Communication Barriers

There are a many different types of communication barriers. They are challenging, frustrating and difficult. But there are ways to minimize them.

Conflict Theory

It’s easy to communicate in a relaxed comfortable environment.

But, when people become upset because of unresolved conflicts (communication barriers), communication falls off rapidly.

As conflicts intensify they lead to barriers of isolation as well as communication lines that are damaged or broken.

Learning how to navigate in these uncertain waters is important since conflicts are a part of our daily lives.

A good way to deal with conflicts is to strive to see them from multiple view points. Then you can strive to determine the root cause of the conflict and work to resolve it.

Barriers to Listening

There are many communication barriers that can prevent effective listening if they aren’t understood and managed. These barriers can be minimized with a little work.

Cultural Differences - All cultures have their own idiosyncrasies in communication. Being open minded to different communication styles helps minimize this barrier to listening.

Personal Biases - Our filters have an effect on how and why we communicate with others. Being aware of these filters and keeping an open mind encourages effective communication.

Distractions - Holding ones attention today is difficult enough without distractions. Thus, we need to minimize distractions. Some of the common distractions are:

• Noise —Many times it is difficult to have a meaningful conversation due to a noisy location. Noise comes in many forms: from people, equipment, street noise and more. When it becomes difficult to hear and concentrate (assuming it is an important conversation) move to a place that has less noise.

• Visual—It can be tough to concentrate when there is a lot of activity or other visual distractions in the area. As with noise, move to a place where there are less visual distractions.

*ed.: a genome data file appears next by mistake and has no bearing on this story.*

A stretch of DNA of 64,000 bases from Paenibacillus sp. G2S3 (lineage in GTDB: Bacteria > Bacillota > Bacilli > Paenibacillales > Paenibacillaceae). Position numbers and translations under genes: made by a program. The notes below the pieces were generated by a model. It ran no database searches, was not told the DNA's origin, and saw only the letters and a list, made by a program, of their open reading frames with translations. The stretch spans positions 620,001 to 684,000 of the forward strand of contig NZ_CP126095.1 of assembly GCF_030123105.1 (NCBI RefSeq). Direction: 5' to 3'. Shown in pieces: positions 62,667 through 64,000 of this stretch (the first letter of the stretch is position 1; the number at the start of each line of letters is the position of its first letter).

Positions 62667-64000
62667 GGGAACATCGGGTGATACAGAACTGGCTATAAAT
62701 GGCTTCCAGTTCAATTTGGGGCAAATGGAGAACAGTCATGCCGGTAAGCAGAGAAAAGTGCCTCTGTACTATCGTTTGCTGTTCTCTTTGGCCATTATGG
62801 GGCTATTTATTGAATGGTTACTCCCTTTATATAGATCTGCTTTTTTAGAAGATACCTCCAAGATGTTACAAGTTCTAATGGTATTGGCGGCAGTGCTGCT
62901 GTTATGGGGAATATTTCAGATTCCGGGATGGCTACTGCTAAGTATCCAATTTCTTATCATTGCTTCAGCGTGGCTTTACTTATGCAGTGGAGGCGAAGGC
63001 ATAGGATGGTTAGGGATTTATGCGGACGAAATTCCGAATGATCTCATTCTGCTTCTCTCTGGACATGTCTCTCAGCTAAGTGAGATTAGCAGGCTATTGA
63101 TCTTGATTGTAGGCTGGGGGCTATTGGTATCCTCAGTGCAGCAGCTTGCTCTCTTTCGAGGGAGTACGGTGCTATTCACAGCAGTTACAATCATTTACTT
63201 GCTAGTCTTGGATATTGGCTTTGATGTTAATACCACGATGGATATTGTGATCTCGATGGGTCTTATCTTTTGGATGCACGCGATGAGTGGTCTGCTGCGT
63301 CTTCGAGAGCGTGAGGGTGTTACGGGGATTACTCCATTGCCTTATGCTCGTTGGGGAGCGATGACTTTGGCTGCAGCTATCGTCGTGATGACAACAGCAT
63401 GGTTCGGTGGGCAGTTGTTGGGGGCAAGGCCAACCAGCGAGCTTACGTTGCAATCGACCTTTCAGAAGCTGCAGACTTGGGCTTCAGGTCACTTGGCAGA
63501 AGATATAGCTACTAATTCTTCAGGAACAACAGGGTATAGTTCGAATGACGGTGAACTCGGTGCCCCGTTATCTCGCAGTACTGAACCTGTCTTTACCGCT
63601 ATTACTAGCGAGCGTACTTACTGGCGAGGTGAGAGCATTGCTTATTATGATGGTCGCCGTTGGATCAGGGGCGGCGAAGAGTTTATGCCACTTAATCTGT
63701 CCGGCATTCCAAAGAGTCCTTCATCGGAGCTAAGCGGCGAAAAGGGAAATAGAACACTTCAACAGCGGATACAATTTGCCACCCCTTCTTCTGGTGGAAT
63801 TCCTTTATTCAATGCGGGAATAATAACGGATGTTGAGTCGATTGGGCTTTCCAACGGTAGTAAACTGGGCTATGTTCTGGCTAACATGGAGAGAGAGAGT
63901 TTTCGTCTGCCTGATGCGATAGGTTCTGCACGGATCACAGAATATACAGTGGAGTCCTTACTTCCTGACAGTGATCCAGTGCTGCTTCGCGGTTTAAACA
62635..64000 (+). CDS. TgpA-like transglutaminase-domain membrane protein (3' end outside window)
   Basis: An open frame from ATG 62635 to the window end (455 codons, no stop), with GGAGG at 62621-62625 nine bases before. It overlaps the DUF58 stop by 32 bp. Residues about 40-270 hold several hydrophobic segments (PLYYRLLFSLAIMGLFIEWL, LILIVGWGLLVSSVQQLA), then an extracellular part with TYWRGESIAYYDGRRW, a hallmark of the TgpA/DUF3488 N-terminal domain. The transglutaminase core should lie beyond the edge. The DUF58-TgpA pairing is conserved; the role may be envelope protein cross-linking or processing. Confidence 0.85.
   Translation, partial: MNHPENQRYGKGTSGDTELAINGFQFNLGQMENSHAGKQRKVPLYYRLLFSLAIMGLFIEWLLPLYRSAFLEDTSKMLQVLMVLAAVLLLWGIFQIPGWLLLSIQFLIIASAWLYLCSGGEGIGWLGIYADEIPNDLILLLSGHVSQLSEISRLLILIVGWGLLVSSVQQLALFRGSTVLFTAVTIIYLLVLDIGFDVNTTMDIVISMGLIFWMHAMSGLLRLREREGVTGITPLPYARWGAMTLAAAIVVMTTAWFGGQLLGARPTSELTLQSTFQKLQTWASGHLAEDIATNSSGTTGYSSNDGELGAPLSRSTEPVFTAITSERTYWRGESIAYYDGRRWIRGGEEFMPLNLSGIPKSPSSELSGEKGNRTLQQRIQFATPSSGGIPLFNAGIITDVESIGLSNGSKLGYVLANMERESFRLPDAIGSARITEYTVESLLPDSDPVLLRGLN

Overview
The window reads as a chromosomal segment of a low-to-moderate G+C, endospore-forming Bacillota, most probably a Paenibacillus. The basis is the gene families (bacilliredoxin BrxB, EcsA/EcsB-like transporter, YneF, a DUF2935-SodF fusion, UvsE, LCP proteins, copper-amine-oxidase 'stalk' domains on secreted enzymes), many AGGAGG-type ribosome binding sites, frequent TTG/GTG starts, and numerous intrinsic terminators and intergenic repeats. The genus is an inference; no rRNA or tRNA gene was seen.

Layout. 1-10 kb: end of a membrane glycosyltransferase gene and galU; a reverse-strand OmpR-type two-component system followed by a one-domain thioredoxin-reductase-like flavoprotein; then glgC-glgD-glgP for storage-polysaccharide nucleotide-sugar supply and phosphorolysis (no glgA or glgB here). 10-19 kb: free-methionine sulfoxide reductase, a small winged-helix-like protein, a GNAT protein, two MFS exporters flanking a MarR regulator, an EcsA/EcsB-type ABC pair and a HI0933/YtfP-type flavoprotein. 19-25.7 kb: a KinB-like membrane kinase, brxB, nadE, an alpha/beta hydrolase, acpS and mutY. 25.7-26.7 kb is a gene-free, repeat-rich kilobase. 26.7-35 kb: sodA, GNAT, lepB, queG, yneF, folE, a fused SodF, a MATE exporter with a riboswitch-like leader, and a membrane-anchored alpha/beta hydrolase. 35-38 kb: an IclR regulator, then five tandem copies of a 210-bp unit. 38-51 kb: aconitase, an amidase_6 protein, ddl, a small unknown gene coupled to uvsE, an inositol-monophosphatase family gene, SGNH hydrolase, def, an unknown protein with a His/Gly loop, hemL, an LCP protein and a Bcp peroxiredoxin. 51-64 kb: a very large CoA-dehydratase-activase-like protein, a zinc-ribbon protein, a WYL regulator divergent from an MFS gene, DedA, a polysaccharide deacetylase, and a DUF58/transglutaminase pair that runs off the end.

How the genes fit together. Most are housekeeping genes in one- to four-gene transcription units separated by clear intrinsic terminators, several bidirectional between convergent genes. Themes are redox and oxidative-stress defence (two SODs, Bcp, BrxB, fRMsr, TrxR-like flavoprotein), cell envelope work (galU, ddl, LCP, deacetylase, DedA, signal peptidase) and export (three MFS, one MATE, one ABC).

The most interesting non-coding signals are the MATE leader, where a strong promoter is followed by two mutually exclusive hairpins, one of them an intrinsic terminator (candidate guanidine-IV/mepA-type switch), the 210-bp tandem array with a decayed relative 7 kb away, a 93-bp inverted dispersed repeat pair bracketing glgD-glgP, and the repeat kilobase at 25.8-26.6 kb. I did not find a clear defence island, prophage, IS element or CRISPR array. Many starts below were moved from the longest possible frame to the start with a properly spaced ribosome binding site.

• Stress —The stress in someone’s life can make it difficult to concentrate. Stress can be for many reasons such as family issues, work problems, financial concerns, illness of self or a family member, and more. Refocusing frequently works. If it doesn’t (and the conversation is important), then choose another time to talk.

• Time —If a pressing appointment (for either you or the other person) won’t allow adequate time to address an issue effectively then choose a more convenient time.

• Other distractions —There are many other distractions that can draw needed attention away from conversations. Using common sense to minimize these distractions helps improve the environment for effective listening.

In other words, to minimize barriers to listening it is important to minimize biases and use effective listening.

Cross Cultural Communication

Not understands others because of cultural differences is common.

Traveling to many different places teaches some simple truths. Although cultures, upbringings, economic opportunities, education and a myriad of other factors are different, most people want many of the same things out of life.

We want to feel loved, respected, useful, self-expressive and live in a safe and comfortable environment in our ever-changing world.

Using this simple concept as a foundation for understanding we can break down the barriers of poor communication and personal isolation by working to meet the needs of others, while meeting our own needs as well.


Misunderstandings are commonplace. They can lead to conflicts, barriers to listening, barriers to effective communication and other issues. To minimize misunderstandings when they occur, do the following:

• Minimize Distractions
• Use effective listening.
• Strive to understand the other person’s view point.

In Conclusion

Communication barriers are lurking everywhere. Sometimes they are even communication games. Being aware of these barriers to effective communication and addressing them with understanding and empathy (and striving to learn the root cause—when necessary) will help resolve many of them.

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